Wednesday, November 7, 2007

The Ugly Stick

That is what I'll call today's candle on the chart above.

Recently, following a big down day, the index has rallied. I would enjoy another 50 point down day. This up / down / up / down stuff will drive a man to drink.

Bear Rally Just Getting Started?

The fear-meter here is showing no signs of letting up. If one were to add a 10 and 20 day moving average to this chart, it would become evident that both are trying to cross over the 50 day average. Typically this is signal used to indicate the start of a new trend.

If this were the chart of decent equity, I'm sure many bulls would find it bullish. Too bad it is bearish. Keep that in mind as you position yourself over the coming days. If the VIX retests its August highs, it is safe to assume the indexes will be near the August lows.

I've included some Fib numbers here to suggest areas of resistance. It should be noted that the 50% retracement coincides nicely with previous resistance. We might expect the indexes to put in a few bullish days if the VIX pauses or reverses at that level. However, the question every trader should be asking himself or herself is if they believe the VIX will push through that resistance, and what will that mean for their positions.

Finally, bottoms are found quickly, while tops can take a long time to carve out, and are often coupled with grueling whipsaws and volatility as the bulls fight the good fight until they finally conquer, or capitulate. As the markets keep catching a bid in the afternoons, I'd say the bulls still have some fight left in them.

Tuesday, November 6, 2007

RSI(2) < 2 Screen

Last night the screen showed lots of results. My two favorites are TMX and FLR. I purchased TMX this morning, but am waiting on FLR due to its gap up.

Covered my GIGM short @ $22.30. May have let some profits on the table as it is really getting hit. However, it has been strong, and $22.30 is the 20 day moving average.

Monday, November 5, 2007

I Hate Being a Bear

I was watching my profits gather steam this afternoon as the indexes headed into fresh lows. As you might know, I'm short the indexes, so this was fun to watch. As expected, the indexes paused in areas which have provided support over the past 1.5 months. No big deal. I expected the pause. I considered covering my shorts. Nah, as it looked as if the indexes might close near the LOD, I decided to just let things ride, and hope for a bigger shake out in the morning.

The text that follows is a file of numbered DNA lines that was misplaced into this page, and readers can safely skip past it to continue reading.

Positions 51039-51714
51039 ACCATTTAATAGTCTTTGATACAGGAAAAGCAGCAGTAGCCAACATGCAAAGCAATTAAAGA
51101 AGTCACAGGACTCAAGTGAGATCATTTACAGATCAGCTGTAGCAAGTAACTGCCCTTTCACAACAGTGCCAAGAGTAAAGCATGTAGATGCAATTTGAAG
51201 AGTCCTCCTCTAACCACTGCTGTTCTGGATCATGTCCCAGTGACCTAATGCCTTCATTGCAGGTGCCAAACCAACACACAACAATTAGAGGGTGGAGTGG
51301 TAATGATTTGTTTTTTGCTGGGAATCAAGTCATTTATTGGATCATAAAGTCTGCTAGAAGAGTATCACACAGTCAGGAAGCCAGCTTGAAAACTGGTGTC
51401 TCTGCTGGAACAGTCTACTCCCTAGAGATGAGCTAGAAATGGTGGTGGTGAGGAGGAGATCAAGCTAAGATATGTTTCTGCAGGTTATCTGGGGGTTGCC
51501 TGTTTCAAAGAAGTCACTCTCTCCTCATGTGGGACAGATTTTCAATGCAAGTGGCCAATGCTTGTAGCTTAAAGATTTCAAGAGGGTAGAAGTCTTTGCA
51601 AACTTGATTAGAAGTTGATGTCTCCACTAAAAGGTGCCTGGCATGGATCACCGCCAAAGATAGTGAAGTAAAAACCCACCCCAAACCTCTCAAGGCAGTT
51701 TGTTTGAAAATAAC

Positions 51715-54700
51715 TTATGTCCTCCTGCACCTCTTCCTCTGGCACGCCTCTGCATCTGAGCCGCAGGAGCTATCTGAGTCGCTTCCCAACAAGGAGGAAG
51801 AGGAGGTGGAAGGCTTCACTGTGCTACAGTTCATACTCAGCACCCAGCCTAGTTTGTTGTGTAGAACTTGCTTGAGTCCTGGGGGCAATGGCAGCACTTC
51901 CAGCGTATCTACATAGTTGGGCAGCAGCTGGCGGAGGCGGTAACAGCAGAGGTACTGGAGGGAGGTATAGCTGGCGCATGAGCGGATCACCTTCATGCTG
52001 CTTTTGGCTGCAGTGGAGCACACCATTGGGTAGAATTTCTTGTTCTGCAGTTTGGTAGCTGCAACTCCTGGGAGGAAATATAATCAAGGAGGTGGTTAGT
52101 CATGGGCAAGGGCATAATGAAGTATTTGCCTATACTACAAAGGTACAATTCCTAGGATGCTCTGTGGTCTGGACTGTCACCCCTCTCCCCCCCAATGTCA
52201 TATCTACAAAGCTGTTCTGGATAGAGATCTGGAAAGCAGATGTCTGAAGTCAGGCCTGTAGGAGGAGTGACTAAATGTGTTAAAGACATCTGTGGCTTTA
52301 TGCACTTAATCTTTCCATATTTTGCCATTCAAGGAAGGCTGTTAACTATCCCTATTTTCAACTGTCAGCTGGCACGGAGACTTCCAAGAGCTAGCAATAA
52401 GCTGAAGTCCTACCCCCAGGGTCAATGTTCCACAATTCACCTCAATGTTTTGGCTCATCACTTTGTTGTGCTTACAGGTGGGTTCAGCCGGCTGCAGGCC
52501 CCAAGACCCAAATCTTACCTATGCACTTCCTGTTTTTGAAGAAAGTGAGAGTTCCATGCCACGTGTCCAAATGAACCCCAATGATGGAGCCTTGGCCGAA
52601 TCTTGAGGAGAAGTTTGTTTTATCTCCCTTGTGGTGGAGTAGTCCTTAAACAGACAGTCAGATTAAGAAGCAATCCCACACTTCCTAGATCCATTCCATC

Then, somebody with deep pockets came to the rescue. Was it Bernake? Goldman Sachs? Who knows. Whoever it was loaded up. I want to be on record saying I'm not a conspiracy theorist and I don't really believe that the Plunge Protection Team would come to work on a boring day like today. However, this type of action sure does leave me wondering if Helicopter Ben did not drop some cash on the markets this afternoon, and it definitely makes it hard to be a bear.

Above we have the S&P 500 represented by the SPY. At exactly 3:05, somebody began buying roughly 5.25 million shares, which cost approximately $7.9 billion.

Next we have the Dow, represented by the DIA. Again, right at 3:05, a large buyer steps in and picks up roughly 473K shares, costing them $63.8 million.

Here we have the Nasdaq Composite (QQQQ). At 3:05, a large order begins filling for roughly 3.2 million shares. This cost the buyer about $1.7 billion.

To sum this up, someone or a group of someones stepped up and placed a buy order across the indexes equating to almost $10 billion.


Sunday, November 4, 2007

One Step Forward, Three Steps Back

This year, and especially this month, has been very difficult for me. A run of bad luck coupled with some poor trading has resulted in my account being up only a few percent for the year. This is after being up almost 20%, twice.